Kaitlin Thomas of Nine Dot Design was expecting the usual back-and-forth with the Los Angeles couple who had hired her to rethink their home’s first floor. But that never happened. The newlyweds, a screenwriter and a literary agent, hadn’t quite found their style yet. They were eager to hear her suggestions—like the one to tear down and replace the hulking stone-front fireplace in their living room. Below, Thomas details how she guided them to make the narrow space work.

The Bright Side

Scattered around the living space were the remnants of a bachelor pad: shelves piled with vintage records, curtain-less windows, and so many different shades of dark wood. Simply removing all that furniture lightened things up considerably. To brighten the room even further, Thomas brought in almost exclusively soothing neutrals, from a tone-on-tone gray rug to white bouclé armchairs. The ceiling beams, however, retained their natural finish for some contrast.

Break It Up

The living room, before.
The living room, after. Art, Lucy Auge.

“The area was so long, so the goal was to create zones,” Thomas explains. Those sections—one by the windows for reading and listening to records, another for bingeing movies on the plush sectional, and the last for the fireplace and open shelves—visually break the narrow space into thirds. The single rug acts as the differentiator; where it ends on either side, the other segments begin.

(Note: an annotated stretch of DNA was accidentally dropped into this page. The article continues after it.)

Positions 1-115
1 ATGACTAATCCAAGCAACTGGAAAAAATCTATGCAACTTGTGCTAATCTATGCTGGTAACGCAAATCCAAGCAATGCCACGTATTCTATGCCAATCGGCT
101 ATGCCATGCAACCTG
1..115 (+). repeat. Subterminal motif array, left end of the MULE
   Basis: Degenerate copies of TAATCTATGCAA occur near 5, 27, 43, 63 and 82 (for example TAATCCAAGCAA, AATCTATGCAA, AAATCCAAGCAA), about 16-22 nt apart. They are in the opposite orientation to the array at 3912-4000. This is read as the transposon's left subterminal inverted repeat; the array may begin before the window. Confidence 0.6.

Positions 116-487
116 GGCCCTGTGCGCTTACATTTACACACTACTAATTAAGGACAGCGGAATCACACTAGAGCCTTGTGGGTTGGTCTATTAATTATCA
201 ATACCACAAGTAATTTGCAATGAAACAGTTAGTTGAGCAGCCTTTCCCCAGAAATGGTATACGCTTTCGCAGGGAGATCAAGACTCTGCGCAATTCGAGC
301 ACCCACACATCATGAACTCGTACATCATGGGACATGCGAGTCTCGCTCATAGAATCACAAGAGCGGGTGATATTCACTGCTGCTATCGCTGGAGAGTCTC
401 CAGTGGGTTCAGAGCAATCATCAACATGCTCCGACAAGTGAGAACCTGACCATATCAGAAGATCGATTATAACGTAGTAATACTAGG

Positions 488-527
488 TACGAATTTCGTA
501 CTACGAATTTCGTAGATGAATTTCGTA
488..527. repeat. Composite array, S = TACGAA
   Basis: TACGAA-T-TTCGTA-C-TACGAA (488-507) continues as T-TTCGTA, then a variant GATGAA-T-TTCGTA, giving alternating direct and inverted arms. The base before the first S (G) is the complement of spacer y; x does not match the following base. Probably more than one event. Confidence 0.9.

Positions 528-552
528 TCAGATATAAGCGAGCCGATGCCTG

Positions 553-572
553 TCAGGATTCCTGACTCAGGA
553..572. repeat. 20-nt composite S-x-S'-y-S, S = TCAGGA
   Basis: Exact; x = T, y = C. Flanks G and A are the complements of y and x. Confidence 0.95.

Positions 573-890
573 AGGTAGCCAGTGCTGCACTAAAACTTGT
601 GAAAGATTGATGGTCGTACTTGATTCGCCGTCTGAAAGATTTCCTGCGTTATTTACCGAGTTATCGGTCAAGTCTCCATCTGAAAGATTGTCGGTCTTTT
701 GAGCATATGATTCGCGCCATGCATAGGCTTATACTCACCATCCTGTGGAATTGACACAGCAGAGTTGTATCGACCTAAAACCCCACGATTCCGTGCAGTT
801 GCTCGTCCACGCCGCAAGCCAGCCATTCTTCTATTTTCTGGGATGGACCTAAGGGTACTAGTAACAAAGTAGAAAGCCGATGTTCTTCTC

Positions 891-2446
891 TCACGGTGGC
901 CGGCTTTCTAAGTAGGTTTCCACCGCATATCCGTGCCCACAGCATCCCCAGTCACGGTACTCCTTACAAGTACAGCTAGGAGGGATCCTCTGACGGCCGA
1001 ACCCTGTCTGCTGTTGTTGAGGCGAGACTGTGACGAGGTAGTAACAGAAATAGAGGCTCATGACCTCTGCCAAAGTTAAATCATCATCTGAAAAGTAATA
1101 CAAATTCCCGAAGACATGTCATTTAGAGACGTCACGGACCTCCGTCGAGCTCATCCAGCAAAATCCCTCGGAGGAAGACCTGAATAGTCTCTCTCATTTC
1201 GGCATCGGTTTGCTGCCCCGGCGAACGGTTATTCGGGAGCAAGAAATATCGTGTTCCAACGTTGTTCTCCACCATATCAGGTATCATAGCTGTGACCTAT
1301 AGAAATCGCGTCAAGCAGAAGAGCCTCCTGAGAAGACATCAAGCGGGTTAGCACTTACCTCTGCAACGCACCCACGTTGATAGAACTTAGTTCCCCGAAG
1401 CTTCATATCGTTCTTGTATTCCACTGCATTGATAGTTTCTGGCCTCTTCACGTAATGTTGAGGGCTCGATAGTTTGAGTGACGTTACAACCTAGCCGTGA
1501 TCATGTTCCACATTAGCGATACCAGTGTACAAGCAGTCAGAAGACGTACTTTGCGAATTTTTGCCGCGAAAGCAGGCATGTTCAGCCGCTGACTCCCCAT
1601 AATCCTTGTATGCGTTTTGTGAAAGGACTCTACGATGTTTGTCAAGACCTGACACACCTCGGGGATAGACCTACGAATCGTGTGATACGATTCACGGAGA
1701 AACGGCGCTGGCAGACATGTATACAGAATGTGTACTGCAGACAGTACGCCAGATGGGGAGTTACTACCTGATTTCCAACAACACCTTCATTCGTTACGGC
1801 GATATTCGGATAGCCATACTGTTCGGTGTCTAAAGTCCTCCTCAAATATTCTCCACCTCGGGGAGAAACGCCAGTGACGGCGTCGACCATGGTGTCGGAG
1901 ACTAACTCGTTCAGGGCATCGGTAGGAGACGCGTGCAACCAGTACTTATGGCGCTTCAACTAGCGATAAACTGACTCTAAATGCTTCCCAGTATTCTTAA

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Between a Rock and a Fireplace

The couple had originally planned on leaving the stone fireplace as is—until the room was nearly finished and they saw how much of an eyesore it still was. “So we tore it all out,” Thomas says with a laugh. “We had to replace the firebox anyway to make it functional.” One more demo day in the grand scheme of the project was nothing. 

Not wanting to completely abandon the original architecture, Thomas followed the lines of the existing chimney for the new plaster front. The smooth white finish is purposefully more of an accent than a focal point, but it still offers warmth on L.A.’s one cold day a year.

Coming of Sage

The dining room, before.
The dining room, after.

Although she painted the rest of the first floor in her signature, Chantilly Lace by Benjamin Moore (it’s the perfect warm white without leaning yellow), Thomas gave the dining room a sage refresh. “The space needed some depth and separation from the rest of the house,” she explains. It came down to gut instinct (the other swatches didn’t even get a second glance), but also for the feeling of intimacy it underlined in the already low-light space. Now the couple has a cozy place to discuss their Oscar front-runners.